Back in the day, when an overzealous baseball fan ran out onto the field waving a towel, security staff would let him have his fun for a few seconds, and then tackle him and escort him off the field.
How primitive we were back then! Now, technology affords us an opportunity to watch the guy ride the lightning before an audience of thousands—you know, Roman style plus about 50,000 volts (those Romans were so far ahead of their time).
I feel especially close to this topic because the infamous “Don’t tase me bro!” incident occurred at my alma mater (more than once have I fought off the urge to buy a “Don’t tase me bro!” t-shirt. I’ll succumb eventually). It’s not one of the institution’s finer moments, but it did kick off a furor over the use of tasers to subdue people who probably aren’t dangerous criminals, but are acting very silly.
Police have argued that even if someone, like the baseball fan, is not overtly dangerous, they have no way of knowing if he or she is on a drug that could elicit dangerous behavior in that moment. Of all the drugs that might qualify, the one cops fear the most is meth. The irony, however, is that someone high on meth might very well be at greater risk of having a heart attack when tased. It’s happened before.
Which is why Taser International funded a study to find out what happens when a nervous system riddled with meth gets blasted. The nervous systems they chose belonged to…sheep.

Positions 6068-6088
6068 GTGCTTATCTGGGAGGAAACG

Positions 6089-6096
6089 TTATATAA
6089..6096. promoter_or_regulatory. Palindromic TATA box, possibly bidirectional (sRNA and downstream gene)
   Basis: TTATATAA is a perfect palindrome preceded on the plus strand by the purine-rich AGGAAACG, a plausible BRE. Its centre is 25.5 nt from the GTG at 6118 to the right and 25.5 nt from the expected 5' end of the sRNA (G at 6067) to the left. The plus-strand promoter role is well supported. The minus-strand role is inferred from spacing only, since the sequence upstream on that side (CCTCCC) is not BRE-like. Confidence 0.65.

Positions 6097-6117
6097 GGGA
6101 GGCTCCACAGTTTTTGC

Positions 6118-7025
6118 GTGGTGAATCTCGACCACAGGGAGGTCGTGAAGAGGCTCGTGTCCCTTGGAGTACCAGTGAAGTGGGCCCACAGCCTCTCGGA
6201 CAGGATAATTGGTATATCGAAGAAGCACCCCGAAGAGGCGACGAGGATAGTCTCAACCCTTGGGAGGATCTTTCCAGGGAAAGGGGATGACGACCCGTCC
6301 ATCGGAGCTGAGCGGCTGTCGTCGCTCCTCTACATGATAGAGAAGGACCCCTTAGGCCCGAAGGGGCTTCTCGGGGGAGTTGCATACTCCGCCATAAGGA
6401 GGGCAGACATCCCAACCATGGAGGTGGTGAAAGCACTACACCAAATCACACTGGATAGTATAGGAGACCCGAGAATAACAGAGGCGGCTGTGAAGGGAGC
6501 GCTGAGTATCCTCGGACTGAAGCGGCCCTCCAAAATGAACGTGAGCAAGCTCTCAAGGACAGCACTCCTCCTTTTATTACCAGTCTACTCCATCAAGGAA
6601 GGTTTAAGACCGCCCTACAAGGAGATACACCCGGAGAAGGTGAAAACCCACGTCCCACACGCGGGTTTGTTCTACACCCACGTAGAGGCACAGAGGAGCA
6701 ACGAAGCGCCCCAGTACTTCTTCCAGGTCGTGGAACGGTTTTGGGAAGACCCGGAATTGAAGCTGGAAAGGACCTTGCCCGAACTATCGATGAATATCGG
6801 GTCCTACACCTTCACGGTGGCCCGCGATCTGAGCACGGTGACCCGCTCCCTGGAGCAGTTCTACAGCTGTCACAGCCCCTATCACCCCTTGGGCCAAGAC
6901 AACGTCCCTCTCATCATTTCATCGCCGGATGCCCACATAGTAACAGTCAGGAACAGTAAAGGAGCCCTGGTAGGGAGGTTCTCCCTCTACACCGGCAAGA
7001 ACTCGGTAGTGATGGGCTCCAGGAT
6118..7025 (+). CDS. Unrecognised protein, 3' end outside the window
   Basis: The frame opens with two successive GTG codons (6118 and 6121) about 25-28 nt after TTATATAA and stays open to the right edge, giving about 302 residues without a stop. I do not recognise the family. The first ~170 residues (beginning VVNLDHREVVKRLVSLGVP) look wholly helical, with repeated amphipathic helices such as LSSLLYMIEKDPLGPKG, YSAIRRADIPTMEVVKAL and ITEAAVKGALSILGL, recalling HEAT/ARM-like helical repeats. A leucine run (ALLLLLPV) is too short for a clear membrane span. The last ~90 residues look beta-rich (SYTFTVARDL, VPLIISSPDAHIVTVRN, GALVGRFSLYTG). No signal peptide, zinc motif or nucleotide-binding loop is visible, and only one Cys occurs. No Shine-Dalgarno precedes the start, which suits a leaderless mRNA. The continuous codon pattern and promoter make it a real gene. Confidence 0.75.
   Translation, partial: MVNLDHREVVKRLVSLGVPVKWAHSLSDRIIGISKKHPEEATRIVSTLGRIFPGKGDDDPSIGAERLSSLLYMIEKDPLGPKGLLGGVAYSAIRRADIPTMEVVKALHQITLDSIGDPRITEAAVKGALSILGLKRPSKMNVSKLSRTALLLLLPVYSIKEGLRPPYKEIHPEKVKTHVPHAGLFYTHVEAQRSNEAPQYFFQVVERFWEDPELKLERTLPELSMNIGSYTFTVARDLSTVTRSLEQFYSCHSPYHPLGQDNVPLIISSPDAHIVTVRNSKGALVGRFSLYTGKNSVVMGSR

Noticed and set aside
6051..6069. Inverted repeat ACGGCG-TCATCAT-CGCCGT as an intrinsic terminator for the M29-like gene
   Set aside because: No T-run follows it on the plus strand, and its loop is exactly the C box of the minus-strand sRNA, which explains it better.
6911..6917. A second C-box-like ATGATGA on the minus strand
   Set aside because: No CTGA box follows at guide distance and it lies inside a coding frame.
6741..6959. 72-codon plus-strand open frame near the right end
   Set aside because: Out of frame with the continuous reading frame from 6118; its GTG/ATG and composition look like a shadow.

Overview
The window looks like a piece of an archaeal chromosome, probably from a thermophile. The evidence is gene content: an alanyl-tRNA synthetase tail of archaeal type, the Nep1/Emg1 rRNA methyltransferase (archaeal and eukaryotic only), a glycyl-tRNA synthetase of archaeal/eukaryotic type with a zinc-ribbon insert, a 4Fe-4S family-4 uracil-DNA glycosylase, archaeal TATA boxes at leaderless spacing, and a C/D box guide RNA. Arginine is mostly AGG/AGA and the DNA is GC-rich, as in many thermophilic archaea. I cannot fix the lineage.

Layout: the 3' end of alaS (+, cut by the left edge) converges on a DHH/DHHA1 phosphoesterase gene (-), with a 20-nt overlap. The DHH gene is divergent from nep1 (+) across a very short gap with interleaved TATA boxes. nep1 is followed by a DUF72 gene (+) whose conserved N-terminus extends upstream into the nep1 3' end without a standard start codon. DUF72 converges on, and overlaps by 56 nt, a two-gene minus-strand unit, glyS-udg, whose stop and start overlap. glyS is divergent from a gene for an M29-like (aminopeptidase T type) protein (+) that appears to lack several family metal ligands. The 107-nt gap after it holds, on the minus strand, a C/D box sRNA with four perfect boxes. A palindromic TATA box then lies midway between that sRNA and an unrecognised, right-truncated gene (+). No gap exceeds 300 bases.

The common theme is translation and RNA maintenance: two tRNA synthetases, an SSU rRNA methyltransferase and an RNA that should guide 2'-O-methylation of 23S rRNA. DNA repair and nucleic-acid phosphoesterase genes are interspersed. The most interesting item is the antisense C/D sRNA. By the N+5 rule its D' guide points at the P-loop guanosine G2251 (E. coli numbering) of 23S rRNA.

The study was published in the April issue of the journal, Academic Emergency Medicine, and reported on by Popular Science. The findings were that smaller sheep (less than 70.5 lbs) suffered “exacerbated heart symptoms related to meth use.” But “neither the smaller nor larger sheep showed signs of the ventricular fibrillation condition, a highly abnormal heart rhythm that can become fatal.”
As the article points out, not only was the study funded partially by Taser International, but two of the authors are doctors who represent stockholders of the company, and one of them is also its medical director. So much for impartiality in the peer-review process.
Nevertheless, fudging the findings wouldn’t be in Taser’s best interest, since every death linked to taser use leads to a lawsuit against the company and enormous bad press. Research credibility will be scrutinized during the next lawsuit, you can be sure.
The ‘few good sheep’ in this study provide a cushion against these contingencies, and support Taser’s continued development of bigger weapons, like the already available Taser 12-gauge shotgun (1oo foot range), and the forthcoming Taser grenade launcher. I’d hate to be the sheep in that test.
Below is a taser montage someone was kind enough to assemble and post on YouTube, set to the song “It’s Electric” by Metallica.